“The author of Nineteen Eighty-Four predicted the progress of totalitarianism, but could not predict the progress of technology.” Wagner gave his opinion as Duras paused for a drink. Arvardan thought that Wagner’s appearance belied his quickness: he was a very perceptive technocrat.
“In Oceania, it was still possible to pass secret notes to each other and express one’s hidden thoughts. But now things are different. The appropriate authorities have forced all of us to live on the Web, where even if we wanted to pass secret notes to each other the Web Regulators would see everything. There is no place to hide. And in real life? We still have to contend with the Listener.” Wagner knocked his cigar against his thighs. “To put it simply: technology is neutral. But the progress of technology will cause a free world to become ever freer, and a totalitarian world to become ever more repressive.”
“This seems like the pronouncement of some philosopher,” Artemis said, winking at Arvardan. She retrieved some cookies from a drawer and handed them to everyone.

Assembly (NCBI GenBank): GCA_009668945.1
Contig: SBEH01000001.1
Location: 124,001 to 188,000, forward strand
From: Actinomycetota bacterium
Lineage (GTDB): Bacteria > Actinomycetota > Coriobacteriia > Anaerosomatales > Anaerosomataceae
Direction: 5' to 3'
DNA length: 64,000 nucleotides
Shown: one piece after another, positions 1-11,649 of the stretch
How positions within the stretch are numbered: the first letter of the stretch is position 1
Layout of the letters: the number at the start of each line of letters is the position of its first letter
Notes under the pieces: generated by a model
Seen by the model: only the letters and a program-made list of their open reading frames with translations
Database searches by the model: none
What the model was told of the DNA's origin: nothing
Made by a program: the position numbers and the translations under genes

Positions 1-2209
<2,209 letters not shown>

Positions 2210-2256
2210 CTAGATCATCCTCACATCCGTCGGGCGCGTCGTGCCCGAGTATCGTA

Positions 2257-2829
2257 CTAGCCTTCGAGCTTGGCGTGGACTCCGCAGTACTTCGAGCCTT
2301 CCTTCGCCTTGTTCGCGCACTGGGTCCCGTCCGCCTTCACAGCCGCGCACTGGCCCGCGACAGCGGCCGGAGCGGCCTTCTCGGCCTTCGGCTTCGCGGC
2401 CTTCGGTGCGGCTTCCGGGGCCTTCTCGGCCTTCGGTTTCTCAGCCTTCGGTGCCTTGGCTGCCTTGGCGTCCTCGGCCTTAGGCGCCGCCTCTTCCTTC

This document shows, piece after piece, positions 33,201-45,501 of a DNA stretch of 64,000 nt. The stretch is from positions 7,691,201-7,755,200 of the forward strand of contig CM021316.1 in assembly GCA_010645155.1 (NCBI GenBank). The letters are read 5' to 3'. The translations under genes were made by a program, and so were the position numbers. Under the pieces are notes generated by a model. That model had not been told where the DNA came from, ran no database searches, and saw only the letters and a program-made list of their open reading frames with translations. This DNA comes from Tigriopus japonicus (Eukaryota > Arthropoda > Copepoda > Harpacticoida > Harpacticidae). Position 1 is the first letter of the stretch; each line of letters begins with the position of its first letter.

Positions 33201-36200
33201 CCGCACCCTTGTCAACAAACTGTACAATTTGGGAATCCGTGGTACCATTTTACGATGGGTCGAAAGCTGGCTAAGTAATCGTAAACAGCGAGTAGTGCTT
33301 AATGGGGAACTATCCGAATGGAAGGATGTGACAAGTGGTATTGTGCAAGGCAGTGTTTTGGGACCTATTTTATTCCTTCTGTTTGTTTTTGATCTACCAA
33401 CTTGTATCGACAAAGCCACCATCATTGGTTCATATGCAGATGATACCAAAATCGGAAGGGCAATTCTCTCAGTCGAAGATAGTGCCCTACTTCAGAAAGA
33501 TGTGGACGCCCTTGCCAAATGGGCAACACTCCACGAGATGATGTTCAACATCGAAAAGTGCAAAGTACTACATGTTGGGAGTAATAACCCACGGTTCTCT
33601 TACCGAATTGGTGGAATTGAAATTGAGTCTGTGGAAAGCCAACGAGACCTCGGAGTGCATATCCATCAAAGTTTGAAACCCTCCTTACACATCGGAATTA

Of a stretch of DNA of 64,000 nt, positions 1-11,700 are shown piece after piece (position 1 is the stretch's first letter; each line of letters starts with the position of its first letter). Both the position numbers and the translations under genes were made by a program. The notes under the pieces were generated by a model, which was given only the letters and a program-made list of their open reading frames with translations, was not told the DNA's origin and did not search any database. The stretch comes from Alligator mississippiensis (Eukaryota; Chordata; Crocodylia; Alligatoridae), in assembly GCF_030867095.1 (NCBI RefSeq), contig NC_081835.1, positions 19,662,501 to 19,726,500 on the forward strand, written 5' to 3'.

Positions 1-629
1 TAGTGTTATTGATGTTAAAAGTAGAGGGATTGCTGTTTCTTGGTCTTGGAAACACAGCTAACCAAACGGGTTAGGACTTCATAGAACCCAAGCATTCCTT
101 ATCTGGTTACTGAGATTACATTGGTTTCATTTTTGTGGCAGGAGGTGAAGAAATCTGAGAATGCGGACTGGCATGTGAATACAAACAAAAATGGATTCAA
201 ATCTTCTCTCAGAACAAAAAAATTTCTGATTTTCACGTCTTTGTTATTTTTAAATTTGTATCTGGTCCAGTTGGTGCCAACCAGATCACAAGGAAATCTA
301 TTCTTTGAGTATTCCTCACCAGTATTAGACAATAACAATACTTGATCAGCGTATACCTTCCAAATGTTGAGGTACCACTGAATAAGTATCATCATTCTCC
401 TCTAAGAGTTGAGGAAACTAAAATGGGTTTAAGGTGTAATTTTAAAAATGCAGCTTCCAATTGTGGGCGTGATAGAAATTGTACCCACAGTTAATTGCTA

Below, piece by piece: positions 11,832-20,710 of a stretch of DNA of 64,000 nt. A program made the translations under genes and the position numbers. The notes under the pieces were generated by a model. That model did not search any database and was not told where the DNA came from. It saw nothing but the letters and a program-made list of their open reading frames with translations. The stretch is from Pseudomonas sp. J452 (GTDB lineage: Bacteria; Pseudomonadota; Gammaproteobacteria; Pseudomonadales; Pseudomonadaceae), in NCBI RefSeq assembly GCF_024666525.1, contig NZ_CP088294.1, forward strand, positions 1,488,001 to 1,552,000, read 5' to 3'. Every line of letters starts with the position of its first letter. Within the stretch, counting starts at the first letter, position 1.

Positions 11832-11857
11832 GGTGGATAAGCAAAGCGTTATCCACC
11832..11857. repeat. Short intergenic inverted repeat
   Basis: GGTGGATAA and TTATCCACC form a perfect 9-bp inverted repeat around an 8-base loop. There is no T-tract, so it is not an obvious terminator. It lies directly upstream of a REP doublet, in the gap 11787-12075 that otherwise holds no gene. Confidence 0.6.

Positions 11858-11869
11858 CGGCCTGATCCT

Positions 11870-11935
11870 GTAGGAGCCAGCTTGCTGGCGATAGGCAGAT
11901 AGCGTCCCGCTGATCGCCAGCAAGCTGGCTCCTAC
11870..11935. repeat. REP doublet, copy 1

“Isn’t this just like how the bits are just 1’s and 0’s, but some will make them into useful tools, while others will make them into malicious viruses?” Arvardan said. Wagner snapped his fingers happily. “Very good, Wang Er. That’s exactly it. You are a credit to programmers.”
Duras looked at the clock hanging on the wall, and reminded the other four that time was up. The Talking Club could not meet for too long each time. The longer their Listeners remained shielded and off the grid, the greater the risk of exposure.
“All right. Let’s take the final half-hour to complete today’s activities.”
Artemis cleaned away the empty cups on the table, and Lancelot and Wagner both got up to stretch out their shoulders and backs, a bit sore from sitting for so long. Only Duras remained seated without moving.